The photograph at the top of the blog post is of St. Patrick’s Well in Orvieto, Italy, taken during our 2016 trip. No, St. Patrick never traveled to Italy, and no one thinks he does, either. The assumption is that the name of this very deep, intriguingly constructed well is derived from the awareness of “St. Patrick’s Purgatory” in Ireland, a cave so deep it led to Purgatory. 

This incredible 16th century feat of engineering is 72 meters (174.4 feet) deep and 13 meters (43 feet) wide.  Two staircases circle the central opening in a double-helix design, meaning that one person (or donkey carrying empty buckets) can travel down the staircase in one direction and never run into another person (or donkey carrying full buckets) coming up in the other direction.  Seventy-two arched windows in the interior wall of the staircase filter light through the well and illuminate the brick and mortar used to seal it.

Why does a tiny town on top of a plateau of volcanic rock (or “tufa”) have such a thing? For the same reason it has such a stunning duomo!  After the troops of Holy Roman Emperor Charles V sacked Rome in 1527, Pope Clement VII was held hostage in Castel Sant’Angelo, Rome’s holy fortress, for six months.  He finally escaped dressed as a servant and took refuge in Orvieto. It was the perfect spot with its vantage point over the valley.

It didn’t, however, have a reliable source of water without descending from the plateau, something the Pope feared could be a issue if it were sieged.  To solve the problem before it existed, Pope Clement VII commissioned Antonio da Sangallo the Younger, a visionary young Italian architect, to create a well that was at that time called “Pozzo della Rocca”, “Well of the Fortress”. Research had already been done to find the most suitable spot for a well and so the design and construction of Pozzo della Roca was begun immediately.  It was finished 10 years later in 1537, under the reign of Pope Paul III.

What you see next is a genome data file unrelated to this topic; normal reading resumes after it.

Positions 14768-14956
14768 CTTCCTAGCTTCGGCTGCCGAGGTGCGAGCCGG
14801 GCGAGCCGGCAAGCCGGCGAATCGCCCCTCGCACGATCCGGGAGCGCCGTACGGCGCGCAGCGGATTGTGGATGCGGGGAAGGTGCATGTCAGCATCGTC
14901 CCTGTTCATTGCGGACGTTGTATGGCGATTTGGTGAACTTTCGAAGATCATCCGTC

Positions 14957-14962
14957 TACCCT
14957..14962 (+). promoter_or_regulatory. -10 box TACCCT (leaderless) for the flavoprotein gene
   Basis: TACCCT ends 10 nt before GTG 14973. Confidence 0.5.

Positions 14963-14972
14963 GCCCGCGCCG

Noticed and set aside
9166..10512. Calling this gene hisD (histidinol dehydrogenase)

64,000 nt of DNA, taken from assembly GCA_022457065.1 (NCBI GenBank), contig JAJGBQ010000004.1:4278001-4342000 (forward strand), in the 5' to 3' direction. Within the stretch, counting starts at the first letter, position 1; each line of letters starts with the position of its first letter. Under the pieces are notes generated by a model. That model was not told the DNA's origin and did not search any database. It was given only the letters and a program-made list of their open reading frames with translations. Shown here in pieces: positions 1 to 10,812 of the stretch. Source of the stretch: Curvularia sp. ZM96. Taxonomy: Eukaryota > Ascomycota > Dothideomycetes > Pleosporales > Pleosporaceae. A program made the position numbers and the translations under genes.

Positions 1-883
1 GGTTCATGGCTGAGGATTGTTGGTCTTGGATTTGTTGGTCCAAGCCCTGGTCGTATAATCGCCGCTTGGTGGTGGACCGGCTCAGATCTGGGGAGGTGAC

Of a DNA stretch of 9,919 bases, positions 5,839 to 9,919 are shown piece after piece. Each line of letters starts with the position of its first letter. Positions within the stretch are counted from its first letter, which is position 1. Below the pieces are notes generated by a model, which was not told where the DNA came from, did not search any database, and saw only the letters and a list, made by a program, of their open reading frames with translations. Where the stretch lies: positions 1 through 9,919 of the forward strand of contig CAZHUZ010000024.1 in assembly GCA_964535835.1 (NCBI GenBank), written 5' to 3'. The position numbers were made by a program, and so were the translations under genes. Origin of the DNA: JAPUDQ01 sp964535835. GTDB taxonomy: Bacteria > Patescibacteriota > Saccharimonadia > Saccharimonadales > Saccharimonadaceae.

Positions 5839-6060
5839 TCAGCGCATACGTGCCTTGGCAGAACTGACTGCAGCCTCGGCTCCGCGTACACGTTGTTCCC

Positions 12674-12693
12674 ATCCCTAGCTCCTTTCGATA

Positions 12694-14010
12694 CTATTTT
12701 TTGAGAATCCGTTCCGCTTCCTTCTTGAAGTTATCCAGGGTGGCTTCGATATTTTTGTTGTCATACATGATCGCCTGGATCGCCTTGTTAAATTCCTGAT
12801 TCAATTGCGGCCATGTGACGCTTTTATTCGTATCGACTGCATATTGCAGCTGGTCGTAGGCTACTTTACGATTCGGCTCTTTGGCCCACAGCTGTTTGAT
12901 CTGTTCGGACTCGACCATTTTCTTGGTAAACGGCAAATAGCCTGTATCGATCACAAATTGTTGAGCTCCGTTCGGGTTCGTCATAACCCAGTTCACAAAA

It wasn’t until the 1800′s that the well got its new name, as it reminded some of the “well” or “cave” in Ireland called “St. Patrick’s Purgatory”.

 

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(I always like these vintage books more for the art than the text….)

Finally, you might be interested in this, dug up from the Internet Archive: A Rhymed Life of St. Patrick by Irish writer Katharine Tynan: